The Artist Formerly Known As . . .Phil Enock

What did you do as a part of One Blue Link?

I played the guitar and we all wrote the songs together. So I was doing some songwriting and when we went to do the album – we did the album here as a Winter Study project – I did all the recording work, setting up all the microphones and then bringing it to the computer, mixing it on the computer and then mastering it, which was the biggest project of my life, but it was cool.

One Blue Link was really popular last year. How did it feel to be part of a mania on campus?

It was pretty cool. I don’t know if we achieved mania status but we were happy with our album sales and stuff.

How were the album sales?

We sold about 120 albums to Williams students. We were really happy with that and in general it was a fun time.

Why did you guys break up?

We had two people graduate, Jeremy Da [’03] and Stu Warshawer [’03], and after they graduated things got more complicated. We thought for a time that we might continue, but it just got too difficult.

Other than your recording and mixing for One Blue Link, do you do a lot of mixing for other people?

I’ve done a little bit, yeah. I helped Jumi Song [’05] and Caitlin Canty [’04] do their recordings for their Winter Study project last year. I just lent them equipment. I did a bit of mixing work for them and mastering, whatever. It was just sort of as a favor and for kicks. You know, I think their work is really good. Beyond that I recorded a new rap song with my group from high school last summer. I have this rap group called The Ill Informed and we’ve been doing this since junior year of high school. I make all the music and I’m doing the recording work these days and they’re, you know, two white-boy prep school rappers. And they keep it real. They know there’s a funny side to it; it’s all good. It’s half serious.

How did you guys start a rap group?

It was like in 10th grade or something. They decided that they wanted to rhyme and they recorded on their computer. I was already making music at school with a keyboard, going to a computer, playing whatever instruments. So they were like, “can you make us a rap beat?” and I said, “sure.”

Have you recorded a lot with them?

As a senior project in high school we recorded eight songs. We did that in a studio. And then the summer before last – we had gone to different colleges, one’s at Yale and one’s at Vanderbilt – we did five songs recorded by me in my room at home. I throw in my guitar, I do drums and stuff like that on the computer. And then this past summer we just did one song because we wanted to make it really good and it’s up and available for download.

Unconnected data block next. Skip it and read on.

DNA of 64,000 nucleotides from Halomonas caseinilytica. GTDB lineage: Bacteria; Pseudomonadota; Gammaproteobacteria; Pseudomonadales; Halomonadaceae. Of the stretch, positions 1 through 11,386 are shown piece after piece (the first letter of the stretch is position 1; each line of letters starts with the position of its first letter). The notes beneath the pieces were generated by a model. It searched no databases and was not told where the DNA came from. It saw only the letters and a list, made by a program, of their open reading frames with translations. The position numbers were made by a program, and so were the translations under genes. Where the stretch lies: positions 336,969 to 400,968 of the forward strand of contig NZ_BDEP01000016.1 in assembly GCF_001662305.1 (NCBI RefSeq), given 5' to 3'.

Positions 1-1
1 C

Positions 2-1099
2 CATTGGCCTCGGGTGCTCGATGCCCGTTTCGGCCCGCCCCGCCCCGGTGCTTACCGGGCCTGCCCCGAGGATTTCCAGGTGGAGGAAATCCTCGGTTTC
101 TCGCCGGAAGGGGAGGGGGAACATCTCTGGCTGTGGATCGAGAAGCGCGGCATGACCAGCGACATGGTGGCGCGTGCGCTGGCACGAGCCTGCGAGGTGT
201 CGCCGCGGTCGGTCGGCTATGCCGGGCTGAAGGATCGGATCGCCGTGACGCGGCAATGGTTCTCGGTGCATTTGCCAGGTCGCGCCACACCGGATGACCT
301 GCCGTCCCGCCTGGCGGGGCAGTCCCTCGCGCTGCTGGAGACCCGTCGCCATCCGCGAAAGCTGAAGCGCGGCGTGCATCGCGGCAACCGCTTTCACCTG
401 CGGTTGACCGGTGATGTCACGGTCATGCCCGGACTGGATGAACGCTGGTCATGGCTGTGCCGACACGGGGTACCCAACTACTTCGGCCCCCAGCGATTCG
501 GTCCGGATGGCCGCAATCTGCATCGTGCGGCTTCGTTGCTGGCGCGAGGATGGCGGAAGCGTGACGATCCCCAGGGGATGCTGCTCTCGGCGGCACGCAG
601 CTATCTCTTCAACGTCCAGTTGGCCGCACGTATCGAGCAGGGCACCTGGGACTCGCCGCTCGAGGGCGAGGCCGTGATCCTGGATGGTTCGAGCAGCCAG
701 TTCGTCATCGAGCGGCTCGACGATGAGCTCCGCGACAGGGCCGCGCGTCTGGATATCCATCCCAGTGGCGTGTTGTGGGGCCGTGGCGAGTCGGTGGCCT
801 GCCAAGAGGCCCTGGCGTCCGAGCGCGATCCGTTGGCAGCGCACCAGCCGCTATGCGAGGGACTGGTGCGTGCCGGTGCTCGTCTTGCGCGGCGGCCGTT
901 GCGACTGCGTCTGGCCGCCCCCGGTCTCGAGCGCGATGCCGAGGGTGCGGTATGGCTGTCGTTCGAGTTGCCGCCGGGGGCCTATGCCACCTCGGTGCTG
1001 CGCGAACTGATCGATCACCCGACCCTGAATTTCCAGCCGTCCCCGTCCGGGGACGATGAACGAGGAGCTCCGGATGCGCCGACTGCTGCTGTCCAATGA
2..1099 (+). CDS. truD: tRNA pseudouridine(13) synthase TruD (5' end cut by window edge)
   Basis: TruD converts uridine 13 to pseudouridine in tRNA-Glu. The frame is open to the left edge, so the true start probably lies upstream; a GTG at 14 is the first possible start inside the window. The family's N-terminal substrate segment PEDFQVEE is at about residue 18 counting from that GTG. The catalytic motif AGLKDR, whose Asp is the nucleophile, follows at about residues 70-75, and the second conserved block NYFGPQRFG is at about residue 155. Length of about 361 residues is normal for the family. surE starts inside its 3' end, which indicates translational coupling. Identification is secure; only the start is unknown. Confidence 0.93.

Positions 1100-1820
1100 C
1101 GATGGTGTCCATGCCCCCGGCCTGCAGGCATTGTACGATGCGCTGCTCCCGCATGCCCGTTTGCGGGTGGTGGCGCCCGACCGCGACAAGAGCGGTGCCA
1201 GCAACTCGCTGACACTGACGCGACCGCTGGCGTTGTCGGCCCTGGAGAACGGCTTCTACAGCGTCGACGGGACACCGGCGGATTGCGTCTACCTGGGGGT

How did you get into recording and using technology for recording purposes?

Basically I had a good teacher starting in seventh grade. They started us in a good program at Collegiate [in New York City]. I got some mixing skills interning at recording studios: Big Blue Meenie Studios [in Jersey City] last summer and Sony Music Studios [in New York City] the summer before. I got to meet the bands Our Lady Peace and Thursday, and hear LL Cool J’s crew chilling in the lab, talking about how Dr. Dre took credit for their friend’s beats and saying, “yeah, I smell you, dawg.”

Of all of the recording and mixing you’ve done what was your favorite group to work with?

My favorite was One Blue Link. I just really like rock music; it’s my favorite style. I feel rock more than other stuff, but that doesn’t mean I don’t like to do other things. I’m building up my library of stuff I’ve done. I’m going to throw together a website this weekend, enoflow.com, and it’s just going to have the mp3s of my songs. So I did the rock stuff, did the rap stuff.

Right now I’m actually doing some guitar-based electronic music as my solo project. I started this song in August and I’m finishing [it] up this weekend. The vocal lines are all sound clips from Arnold Schwarzenegger. Basically it’s taking those sorts of things, throwing them into the song, doing a little scratching and making Arnold rock out.

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